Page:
In the morning, the 56-year-old news photographer and his wife sell the fried dumplings that have become an essential part of their livelihood since he was laid off last year by the Bangkok Post. After two meal shifts--breakfast and lunch--Manit is back in the kitchen by 2:30 p.m. making the next day's fare. The average day's proceeds of $10 barely cover costs, but help to pay the couple's rent.
"It's very difficult," Manit, a photojournalist for three decades, says outside the Bangkok headquarters of the Journalists Association of Thailand. The association operates a weekly flea market where dozens of unemployed Thai journalists sell food, used clothing, trinkets and crafts.
More than 3,000 Thai journalists and other media employees have lost their jobs since the economic crisis hit this Southeast Asian country more than a year and a half ago. Although there have been signs that Thailand's crisis may be easing, the slump has left an indelible mark on the country's media, once among Asia's healthiest. After years of unbridled expansion, Thailand's newspapers, magazines and television news operations have been forced into a sobering downsizing that may continue long after the country's economy recovers.
Interviews with dozens of Thai journalists reveal nervousness about the crisis' effect not only on the livelihoods of thousands, but also on the future of the country's independent media, which fought off years of government restrictions and had begun making significant reporting gains.
Suthichai Yoon, editor in chief of the Nation, one of Thailand's two remaining general-interest English-language papers (along with the Post), says because of staff reductions the paper no longer has the resources to sufficiently cover government corruption scandals. "None of the six or seven major corruption cases are being covered adequately," he says. In the past year the Nation Multimedia Group, the Nation's parent company where Suthichai is also group editor, laid off 500 employees, including 120 editorial and production staffers, and canceled some of its broadcast programs.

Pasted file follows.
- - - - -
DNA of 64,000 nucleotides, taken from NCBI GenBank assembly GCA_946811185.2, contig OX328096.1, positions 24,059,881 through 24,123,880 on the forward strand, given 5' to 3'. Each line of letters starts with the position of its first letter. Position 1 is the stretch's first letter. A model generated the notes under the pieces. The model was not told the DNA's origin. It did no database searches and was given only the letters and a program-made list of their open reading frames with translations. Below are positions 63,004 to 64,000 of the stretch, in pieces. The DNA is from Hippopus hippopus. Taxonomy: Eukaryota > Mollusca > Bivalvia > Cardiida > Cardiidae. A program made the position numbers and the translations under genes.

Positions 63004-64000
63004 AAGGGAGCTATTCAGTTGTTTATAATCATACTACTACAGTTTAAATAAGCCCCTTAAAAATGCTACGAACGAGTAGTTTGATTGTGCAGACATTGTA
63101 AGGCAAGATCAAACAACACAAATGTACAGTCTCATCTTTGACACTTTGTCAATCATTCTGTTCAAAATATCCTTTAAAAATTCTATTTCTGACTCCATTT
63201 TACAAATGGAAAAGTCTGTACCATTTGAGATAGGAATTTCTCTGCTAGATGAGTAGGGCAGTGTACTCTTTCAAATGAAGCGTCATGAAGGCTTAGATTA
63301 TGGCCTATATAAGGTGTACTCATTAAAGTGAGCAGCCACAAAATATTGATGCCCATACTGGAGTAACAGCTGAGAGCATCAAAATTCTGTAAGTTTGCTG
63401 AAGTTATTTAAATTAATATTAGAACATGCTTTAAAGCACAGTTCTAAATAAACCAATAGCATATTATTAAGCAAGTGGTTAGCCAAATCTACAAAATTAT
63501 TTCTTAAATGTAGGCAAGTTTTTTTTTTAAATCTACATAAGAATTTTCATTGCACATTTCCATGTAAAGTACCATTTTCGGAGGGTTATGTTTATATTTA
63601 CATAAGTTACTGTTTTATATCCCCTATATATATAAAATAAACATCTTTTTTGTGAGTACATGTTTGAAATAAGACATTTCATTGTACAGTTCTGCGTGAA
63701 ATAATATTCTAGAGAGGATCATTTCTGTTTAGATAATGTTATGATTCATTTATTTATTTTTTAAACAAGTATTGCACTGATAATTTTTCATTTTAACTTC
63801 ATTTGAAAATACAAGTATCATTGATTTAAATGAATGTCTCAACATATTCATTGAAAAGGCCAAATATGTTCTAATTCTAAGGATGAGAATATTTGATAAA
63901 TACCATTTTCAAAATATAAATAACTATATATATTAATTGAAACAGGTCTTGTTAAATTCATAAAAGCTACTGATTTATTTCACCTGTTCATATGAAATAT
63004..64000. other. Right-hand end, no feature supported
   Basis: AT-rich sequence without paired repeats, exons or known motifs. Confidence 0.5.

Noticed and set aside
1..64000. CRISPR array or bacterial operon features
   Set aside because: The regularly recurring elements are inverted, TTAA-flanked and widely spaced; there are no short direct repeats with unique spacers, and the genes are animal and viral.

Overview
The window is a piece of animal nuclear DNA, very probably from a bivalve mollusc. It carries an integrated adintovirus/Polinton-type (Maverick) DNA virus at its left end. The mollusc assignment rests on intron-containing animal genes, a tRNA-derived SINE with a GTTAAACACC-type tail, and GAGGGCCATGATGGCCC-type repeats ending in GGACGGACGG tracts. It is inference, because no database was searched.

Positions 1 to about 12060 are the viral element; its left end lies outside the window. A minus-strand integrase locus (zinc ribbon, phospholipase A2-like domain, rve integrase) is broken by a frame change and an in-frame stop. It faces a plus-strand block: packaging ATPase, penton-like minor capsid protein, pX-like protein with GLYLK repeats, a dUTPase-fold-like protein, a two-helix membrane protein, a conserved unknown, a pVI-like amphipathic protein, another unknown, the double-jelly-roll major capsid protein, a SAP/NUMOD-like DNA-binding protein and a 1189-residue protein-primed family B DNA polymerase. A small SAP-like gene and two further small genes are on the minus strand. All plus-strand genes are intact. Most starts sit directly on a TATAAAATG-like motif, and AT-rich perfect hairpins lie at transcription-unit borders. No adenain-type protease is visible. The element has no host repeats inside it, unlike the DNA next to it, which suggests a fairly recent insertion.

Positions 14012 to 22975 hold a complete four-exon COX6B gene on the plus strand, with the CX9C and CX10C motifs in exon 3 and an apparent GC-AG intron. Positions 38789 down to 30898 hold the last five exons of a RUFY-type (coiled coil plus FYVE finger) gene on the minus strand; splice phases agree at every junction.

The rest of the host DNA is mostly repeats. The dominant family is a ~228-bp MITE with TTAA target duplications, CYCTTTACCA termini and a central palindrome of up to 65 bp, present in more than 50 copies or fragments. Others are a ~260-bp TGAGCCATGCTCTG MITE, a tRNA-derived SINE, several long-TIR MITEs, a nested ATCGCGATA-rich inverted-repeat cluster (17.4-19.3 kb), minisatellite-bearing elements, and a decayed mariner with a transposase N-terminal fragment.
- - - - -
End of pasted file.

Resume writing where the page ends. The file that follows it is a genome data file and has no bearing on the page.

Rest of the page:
At the Post, Editor Pichai Chuensuksawadi says he has "had to think twice" about sending a reporter to Malaysia to cover the trial of Anwar Ibrahim, the former deputy prime minister of the neighboring country. Financial troubles pushed newspaper heads to close the bureau in Hanoi; merge or reduce some sections of the paper; slash the editorial staff from 270 to 226; and cut salaries, benefits and leave time.
"It's absolutely heartbreaking," Pichai says. "I've had to lay off some people who taught me the tools of the trade."
At ITV, the country's first independent television station launched nearly three years ago, losses have amounted to about $4 million in 1998 and are growing, says Thepchai Yong, senior vice president for news. The station has stopped hiring, laid off some recent recruits, slapped 20 percent pay cuts on its executives, and frozen pay raises and bonuses.
But most editors say they are confident the Thai media will retain their independent outlook, which had improved since a popular uprising in May 1992 emboldened them. Newspapers had defied a ban by publishing photos of violence during a time of political turmoil. Investigative reporting flourished, with muckraking Thai journalists competing vigorously to expose government mismanagement and corruption.
Financial problems hit the media with the de facto devaluation of the Thai baht in July 1997--an event that set off the Asian financial crisis and sent costs skyrocketing. The price of newsprint, which accounts for half of Thai publishers' expenses, soared. Advertising revenues declined by more than 60 percent.